Eighteen non-leveraged exchange traded funds hit all-time highs Tuesday, but in something of a departure from days with a decent number of all-time ETFs, just two were healthcare funds.

One of those ETFs was the Market Vectors Pharmaceutical ETF (NYSEArca: PPH), a fund that suddenly finds itself with an important, though supporting role in a new pharmaceuticals industry lover’s triangle.

Here is how that triangle was formed. Earlier this month, Mylan (NYSE: MYL) offered to acquire Israeli rival Perrigo (NYSE: PRGO) for $205 per share, or $28.86 billion in a bid to create a global juggernaut in generic and specialty drugs as well as over-the-counter treatments. [Mylan Offer for Perrigo Boosts Pharma ETFs]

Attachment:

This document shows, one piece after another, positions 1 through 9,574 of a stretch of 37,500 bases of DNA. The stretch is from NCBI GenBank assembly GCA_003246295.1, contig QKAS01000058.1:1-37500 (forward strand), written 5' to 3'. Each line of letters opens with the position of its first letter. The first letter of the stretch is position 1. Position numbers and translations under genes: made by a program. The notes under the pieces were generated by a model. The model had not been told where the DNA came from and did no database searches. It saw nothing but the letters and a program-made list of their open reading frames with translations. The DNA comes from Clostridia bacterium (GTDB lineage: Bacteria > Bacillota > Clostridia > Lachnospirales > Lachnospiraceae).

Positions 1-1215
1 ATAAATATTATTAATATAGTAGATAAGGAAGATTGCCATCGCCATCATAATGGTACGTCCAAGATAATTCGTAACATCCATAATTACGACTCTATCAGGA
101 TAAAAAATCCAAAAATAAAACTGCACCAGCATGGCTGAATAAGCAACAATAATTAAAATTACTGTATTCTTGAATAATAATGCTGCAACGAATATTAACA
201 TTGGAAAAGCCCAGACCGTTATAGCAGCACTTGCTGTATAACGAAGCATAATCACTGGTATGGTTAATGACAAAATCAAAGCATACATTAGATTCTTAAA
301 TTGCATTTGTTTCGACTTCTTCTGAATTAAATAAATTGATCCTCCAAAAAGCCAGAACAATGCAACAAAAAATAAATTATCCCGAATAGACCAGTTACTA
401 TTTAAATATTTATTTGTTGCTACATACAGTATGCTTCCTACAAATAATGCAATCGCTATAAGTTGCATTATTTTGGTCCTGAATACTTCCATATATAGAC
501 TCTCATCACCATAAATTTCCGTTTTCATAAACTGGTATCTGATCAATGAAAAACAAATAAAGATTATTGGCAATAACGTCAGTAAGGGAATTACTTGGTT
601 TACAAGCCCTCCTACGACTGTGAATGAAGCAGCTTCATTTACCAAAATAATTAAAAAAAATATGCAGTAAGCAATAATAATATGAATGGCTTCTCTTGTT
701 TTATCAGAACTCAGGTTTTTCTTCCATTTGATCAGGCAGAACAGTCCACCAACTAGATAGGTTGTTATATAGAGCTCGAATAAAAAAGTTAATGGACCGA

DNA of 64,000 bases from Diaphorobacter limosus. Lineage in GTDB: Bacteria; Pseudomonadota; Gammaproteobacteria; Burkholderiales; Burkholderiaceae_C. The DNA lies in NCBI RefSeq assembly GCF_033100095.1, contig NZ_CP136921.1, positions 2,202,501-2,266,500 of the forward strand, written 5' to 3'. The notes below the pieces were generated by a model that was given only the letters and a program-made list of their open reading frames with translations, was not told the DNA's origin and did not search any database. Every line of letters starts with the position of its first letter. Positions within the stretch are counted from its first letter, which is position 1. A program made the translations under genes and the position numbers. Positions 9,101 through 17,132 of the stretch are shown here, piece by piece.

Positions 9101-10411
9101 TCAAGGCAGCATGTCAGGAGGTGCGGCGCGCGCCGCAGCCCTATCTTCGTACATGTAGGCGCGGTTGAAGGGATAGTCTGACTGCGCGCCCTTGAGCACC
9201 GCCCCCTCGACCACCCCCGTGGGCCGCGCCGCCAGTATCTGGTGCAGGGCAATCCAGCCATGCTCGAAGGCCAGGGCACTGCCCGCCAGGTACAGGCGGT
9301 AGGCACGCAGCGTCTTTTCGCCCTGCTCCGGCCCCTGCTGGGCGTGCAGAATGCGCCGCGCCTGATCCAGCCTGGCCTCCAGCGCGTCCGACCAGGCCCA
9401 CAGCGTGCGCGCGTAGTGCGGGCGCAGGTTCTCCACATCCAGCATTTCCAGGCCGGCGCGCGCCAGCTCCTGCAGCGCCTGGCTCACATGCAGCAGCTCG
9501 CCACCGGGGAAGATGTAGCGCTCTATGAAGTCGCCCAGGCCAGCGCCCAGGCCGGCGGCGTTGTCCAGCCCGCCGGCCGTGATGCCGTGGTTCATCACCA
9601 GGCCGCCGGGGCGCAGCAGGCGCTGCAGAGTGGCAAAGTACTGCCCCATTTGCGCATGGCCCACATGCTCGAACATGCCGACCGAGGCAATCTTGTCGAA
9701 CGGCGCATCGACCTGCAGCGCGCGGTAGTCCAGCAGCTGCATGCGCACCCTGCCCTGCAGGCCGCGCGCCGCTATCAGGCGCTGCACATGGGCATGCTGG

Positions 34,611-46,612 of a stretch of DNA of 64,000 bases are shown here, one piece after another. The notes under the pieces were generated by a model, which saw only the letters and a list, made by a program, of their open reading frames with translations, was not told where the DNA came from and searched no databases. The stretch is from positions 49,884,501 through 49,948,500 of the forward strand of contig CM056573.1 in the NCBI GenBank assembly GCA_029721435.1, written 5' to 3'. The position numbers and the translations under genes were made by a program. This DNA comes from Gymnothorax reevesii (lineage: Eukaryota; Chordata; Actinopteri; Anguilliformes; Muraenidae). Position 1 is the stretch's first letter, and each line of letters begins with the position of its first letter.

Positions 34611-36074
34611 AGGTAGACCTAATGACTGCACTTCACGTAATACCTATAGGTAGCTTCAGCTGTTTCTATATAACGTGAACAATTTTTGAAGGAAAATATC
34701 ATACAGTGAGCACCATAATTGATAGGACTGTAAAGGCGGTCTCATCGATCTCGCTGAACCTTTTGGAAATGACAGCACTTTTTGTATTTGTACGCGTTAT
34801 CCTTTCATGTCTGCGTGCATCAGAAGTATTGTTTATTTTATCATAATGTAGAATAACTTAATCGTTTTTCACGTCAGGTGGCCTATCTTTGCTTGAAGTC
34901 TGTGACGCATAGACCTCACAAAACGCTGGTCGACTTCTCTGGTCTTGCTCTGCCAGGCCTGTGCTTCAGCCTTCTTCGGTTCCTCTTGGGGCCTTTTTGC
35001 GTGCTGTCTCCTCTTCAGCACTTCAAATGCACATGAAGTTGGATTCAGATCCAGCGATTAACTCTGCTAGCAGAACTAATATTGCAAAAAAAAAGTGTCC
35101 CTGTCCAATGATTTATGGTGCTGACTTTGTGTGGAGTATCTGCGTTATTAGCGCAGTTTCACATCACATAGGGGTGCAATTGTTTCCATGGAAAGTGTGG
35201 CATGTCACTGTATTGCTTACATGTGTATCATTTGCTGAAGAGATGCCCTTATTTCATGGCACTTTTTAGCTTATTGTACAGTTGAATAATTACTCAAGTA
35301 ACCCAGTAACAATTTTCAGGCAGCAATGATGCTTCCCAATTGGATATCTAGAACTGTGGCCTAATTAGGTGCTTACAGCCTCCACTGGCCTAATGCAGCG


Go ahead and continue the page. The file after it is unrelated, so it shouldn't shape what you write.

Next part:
With Perrigo management not immediately responding to Mylan’s offer, rumors started circulating that Israeli generic giant Teva Pharmaceuticals (NasdaqGS: TEVA) was interested in Mylan, rumors that were confirmed Tuesday when Teva offered $40.1 billion in cash and stock for Mylan. [Teva Offer for Mylan Doesn’t Stir Pharma ETFs]

The Tuesday drama for PPH did not end there. After the close of U.S. markets yesterday, Perrigo finally got around to responding to Mylan, rejecting the latter’s bid. That could compel Mylan to listen to what Teva has to say. After all, even with Tuesday’s jump of nearly 9%, Mylan’s market value is $28 billion, making a $40 billion quite compelling.

All of this relevant to PPH because Teva, Perrigo and Mylan combine for 8.8% of the ETF’s weight. Said differently, three of the $382 million ETF’s 26 holdings are ensconced in a takeover quarrel of sorts. Even when the Teva/Mylan/Perrigo situation is resolved, that likely will not be the end of PPH’s involvement in healthcare mergers and acquisitions activity.

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